On the third Sunday of every month, my (Amanda's) youth group at my home church in Canada, would visit two seniors' homes between the morning and evening services and sing hymns for the residents. When I was eleven years-old I remember being so excited about turning twelve because it meant that I would be in youth group and get to go to the seniors' homes too. My excitement was not borne out of a calling to the geriatric community, nor do I feel I have a musical gifting. The excitement was that the youth got to stay in the church building between services, as there was not a lot of time to go home after singing and then come back for evening service. In reality the singing at the seniors' homes was just something you had to do to be able to hang out with your friends afterwards. I am sure some of the youth might have had stronger feelings towards the singing than I did, but the truth was that I was there for the social aspect, not the ministry one.
Despite my shallower motivations, I have fond memories of those Sunday visits. I can still see some of the residents' faces and how much the visit meant to some of them. And the truth is that I learned some very important life lessons over the years visiting the same two seniors' homes. One important lesson was about pushing myself outside my comfort zone; you see, after the singing we were encouraged to walk around and shake hands with the seniors and try and chat. When I started I was twelve and none of the residents were my own grandparents. I definitely felt awkward trying to talk to strangers; I mean, what does one say to old people? But over time I was able to see what the effort meant to some of the residents, and I learned that, while my comfort zone might be comfortable, it wasn't helping anyone but me. I learned that we are supposed to live outside our comfort zones, which is a lesson that has stood me in good stead on the mission field.
However, I would like to focus on the second lesson I took away from these monthly field trips: true beauty. We visited two seniors' homes; one was a private Christian seniors' home and one was a state-run seniors' home. Firstly, I am not saying the Christian nursing home was full of Christians and the secular one full of atheists, because that's not statistically probable. But I will say that the Christian home had a higher percentage of people who held to the Christian faith as residents. When I started as a twelve-year-old, I probably wasn't able to put my finger on why one home was easier to visit than the other, or why one home had a brighter atmosphere. The two homes were probably filled with residents fighting the same chronic conditions, who grew up in the same city, if not the same neighbourhoods, with very similar cultural experiences, and while a little bit of the difference could be attributed to private vs. public healthcare, the difference wasn't really on the walls or in the medical equipment: it was in the people. I spent years observing the difference and not being able to put my finger on it, until one day I had a conversation with my one of my youth leaders afterwards. I can't repeat the enlightening conversation verbatim, because I don't remember it. I only remember the lesson, but maybe it went something like this:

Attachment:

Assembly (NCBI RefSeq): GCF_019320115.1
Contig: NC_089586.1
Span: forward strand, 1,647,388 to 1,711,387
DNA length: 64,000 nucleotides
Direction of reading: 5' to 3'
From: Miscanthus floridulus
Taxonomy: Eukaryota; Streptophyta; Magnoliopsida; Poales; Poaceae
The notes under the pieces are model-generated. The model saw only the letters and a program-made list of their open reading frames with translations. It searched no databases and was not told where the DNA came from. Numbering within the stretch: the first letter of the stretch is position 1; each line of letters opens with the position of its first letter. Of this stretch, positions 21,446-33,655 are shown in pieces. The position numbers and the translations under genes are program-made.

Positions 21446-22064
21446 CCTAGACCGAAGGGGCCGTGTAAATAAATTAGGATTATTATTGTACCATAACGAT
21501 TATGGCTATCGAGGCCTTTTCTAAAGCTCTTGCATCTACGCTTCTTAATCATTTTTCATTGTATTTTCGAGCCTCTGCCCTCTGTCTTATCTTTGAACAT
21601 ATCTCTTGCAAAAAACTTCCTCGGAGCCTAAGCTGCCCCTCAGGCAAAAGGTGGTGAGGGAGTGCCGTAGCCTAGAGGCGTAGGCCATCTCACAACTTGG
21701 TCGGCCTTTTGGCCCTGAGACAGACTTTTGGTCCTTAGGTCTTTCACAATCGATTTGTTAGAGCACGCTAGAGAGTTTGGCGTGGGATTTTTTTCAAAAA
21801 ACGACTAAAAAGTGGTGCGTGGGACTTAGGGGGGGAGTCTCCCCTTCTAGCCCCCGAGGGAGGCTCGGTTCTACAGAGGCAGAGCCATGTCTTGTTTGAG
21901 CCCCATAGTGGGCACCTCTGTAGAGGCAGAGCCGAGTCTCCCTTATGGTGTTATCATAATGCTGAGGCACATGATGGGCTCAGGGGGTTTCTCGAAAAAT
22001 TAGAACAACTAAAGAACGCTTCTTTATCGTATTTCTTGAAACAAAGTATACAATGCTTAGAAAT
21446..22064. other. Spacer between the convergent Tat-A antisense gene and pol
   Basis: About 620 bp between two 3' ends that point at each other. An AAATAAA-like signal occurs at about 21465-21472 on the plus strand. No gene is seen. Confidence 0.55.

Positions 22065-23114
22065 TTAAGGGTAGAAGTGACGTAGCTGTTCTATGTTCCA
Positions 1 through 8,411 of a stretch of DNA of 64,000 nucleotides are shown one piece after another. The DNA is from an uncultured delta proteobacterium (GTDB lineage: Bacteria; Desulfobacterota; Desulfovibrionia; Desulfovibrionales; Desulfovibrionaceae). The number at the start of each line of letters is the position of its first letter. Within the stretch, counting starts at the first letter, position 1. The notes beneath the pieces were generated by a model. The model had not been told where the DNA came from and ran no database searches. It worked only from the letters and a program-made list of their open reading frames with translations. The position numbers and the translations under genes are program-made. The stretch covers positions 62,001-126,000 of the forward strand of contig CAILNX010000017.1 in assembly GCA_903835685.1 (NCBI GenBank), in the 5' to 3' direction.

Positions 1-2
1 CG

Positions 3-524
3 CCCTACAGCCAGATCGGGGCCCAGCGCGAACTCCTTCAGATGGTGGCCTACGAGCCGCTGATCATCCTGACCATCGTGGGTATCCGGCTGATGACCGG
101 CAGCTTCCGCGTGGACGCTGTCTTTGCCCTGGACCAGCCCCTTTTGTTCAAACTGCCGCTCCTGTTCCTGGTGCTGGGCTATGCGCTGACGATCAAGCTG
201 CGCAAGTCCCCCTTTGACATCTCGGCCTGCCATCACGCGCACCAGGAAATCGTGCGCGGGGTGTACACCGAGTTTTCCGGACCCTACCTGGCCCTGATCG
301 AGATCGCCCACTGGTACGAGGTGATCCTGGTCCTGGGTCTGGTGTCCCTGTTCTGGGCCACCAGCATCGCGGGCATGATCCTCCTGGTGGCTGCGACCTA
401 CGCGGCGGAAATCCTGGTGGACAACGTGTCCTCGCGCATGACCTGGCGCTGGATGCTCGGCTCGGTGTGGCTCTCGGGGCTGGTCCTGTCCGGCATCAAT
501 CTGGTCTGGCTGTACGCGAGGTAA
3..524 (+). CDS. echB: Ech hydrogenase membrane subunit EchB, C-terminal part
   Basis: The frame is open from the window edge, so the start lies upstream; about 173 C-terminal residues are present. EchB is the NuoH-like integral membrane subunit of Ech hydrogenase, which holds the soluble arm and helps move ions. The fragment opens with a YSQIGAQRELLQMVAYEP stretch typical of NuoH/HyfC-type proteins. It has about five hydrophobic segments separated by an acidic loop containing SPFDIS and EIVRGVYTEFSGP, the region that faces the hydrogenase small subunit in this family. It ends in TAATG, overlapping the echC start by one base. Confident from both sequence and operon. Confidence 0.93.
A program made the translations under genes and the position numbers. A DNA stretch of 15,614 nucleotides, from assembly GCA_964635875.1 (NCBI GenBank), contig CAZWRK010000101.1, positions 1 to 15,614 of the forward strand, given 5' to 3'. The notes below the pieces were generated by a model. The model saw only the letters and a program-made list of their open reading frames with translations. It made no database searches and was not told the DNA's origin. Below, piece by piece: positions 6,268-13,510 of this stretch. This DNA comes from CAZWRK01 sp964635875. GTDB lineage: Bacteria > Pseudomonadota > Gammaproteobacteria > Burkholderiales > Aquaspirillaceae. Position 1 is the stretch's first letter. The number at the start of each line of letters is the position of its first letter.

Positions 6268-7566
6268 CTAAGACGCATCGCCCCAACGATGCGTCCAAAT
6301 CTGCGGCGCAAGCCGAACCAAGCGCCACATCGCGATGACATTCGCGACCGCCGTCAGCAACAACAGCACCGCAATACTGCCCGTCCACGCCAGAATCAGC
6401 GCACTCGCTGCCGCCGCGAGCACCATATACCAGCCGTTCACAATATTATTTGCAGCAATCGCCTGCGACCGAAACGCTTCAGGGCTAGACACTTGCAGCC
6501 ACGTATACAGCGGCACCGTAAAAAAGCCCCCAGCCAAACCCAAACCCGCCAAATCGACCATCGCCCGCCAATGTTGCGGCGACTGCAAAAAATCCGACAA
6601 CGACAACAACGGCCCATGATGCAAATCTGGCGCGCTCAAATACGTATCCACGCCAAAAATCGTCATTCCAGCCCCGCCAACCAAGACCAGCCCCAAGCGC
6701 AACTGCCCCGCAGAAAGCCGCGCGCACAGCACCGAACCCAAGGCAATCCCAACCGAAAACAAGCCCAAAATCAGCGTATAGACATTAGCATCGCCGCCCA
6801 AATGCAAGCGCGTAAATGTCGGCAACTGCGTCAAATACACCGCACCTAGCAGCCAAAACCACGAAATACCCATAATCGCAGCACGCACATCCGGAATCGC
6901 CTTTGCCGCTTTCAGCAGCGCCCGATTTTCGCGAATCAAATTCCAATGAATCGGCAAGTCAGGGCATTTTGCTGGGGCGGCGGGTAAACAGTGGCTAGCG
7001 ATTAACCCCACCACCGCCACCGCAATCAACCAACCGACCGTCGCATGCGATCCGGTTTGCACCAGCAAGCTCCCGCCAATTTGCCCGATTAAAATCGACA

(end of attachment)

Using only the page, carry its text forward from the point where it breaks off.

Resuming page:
Youth Leader: Did you have a nice conversation with 'little old lady x'?
Me: Yeah, I did. She's really nice and I like talking to her.
Youth Leader: She's not nice, she's beautiful.
Me (really looking at the elderly lady): Yeah, you're right. She is beautiful.
Youth Leader: It's because you can see Jesus in her. When I'm her age, I want to be beautiful like her too.
Me: [mind blown!]